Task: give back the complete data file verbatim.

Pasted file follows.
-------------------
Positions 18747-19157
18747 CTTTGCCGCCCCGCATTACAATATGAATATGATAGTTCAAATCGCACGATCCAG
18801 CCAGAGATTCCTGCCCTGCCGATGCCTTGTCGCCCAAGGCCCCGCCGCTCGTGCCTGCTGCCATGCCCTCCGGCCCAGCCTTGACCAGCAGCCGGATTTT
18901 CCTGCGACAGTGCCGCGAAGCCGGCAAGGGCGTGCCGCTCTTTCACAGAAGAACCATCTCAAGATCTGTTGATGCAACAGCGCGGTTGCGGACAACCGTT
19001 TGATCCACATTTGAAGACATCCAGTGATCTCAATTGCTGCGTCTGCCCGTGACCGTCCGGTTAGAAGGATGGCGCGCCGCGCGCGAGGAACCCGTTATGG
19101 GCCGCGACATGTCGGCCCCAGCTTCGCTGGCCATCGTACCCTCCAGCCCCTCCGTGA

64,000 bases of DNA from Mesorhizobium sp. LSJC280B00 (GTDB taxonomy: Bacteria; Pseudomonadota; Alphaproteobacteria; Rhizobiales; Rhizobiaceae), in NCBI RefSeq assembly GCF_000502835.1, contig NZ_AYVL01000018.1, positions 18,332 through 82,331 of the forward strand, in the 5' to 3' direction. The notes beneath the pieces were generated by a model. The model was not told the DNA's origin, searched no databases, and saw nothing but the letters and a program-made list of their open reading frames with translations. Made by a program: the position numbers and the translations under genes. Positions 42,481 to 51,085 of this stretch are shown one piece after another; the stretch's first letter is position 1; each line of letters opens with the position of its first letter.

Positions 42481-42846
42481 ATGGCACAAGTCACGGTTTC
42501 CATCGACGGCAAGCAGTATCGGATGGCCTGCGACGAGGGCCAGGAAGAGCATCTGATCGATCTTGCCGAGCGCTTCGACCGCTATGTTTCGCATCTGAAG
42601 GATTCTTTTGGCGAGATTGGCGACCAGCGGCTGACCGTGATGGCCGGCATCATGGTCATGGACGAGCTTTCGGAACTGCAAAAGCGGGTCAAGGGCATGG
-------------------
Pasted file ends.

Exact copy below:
Positions 18747-19157
18747 CTTTGCCGCCCCGCATTACAATATGAATATGATAGTTCAAATCGCACGATCCAG
18801 CCAGAGATTCCTGCCCTGCCGATGCCTTGTCGCCCAAGGCCCCGCCGCTCGTGCCTGCTGCCATGCCCTCCGGCCCAGCCTTGACCAGCAGCCGGATTTT
18901 CCTGCGACAGTGCCGCGAAGCCGGCAAGGGCGTGCCGCTCTTTCACAGAAGAACCATCTCAAGATCTGTTGATGCAACAGCGCGGTTGCGGACAACCGTT
19001 TGATCCACATTTGAAGACATCCAGTGATCTCAATTGCTGCGTCTGCCCGTGACCGTCCGGTTAGAAGGATGGCGCGCCGCGCGCGAGGAACCCGTTATGG
19101 GCCGCGACATGTCGGCCCCAGCTTCGCTGGCCATCGTACCCTCCAGCCCCTCCGTGA

64,000 bases of DNA from Mesorhizobium sp. LSJC280B00 (GTDB taxonomy: Bacteria; Pseudomonadota; Alphaproteobacteria; Rhizobiales; Rhizobiaceae), in NCBI RefSeq assembly GCF_000502835.1, contig NZ_AYVL01000018.1, positions 18,332 through 82,331 of the forward strand, in the 5' to 3' direction. The notes beneath the pieces were generated by a model. The model was not told the DNA's origin, searched no databases, and saw nothing but the letters and a program-made list of their open reading frames with translations. Made by a program: the position numbers and the translations under genes. Positions 42,481 to 51,085 of this stretch are shown one piece after another; the stretch's first letter is position 1; each line of letters opens with the position of its first letter.

Positions 42481-42846
42481 ATGGCACAAGTCACGGTTTC
42501 CATCGACGGCAAGCAGTATCGGATGGCCTGCGACGAGGGCCAGGAAGAGCATCTGATCGATCTTGCCGAGCGCTTCGACCGCTATGTTTCGCATCTGAAG
42601 GATTCTTTTGGCGAGATTGGCGACCAGCGGCTGACCGTGATGGCCGGCATCATGGTCATGGACGAGCTTTCGGAACTGCAAAAGCGGGTCAAGGGCATGG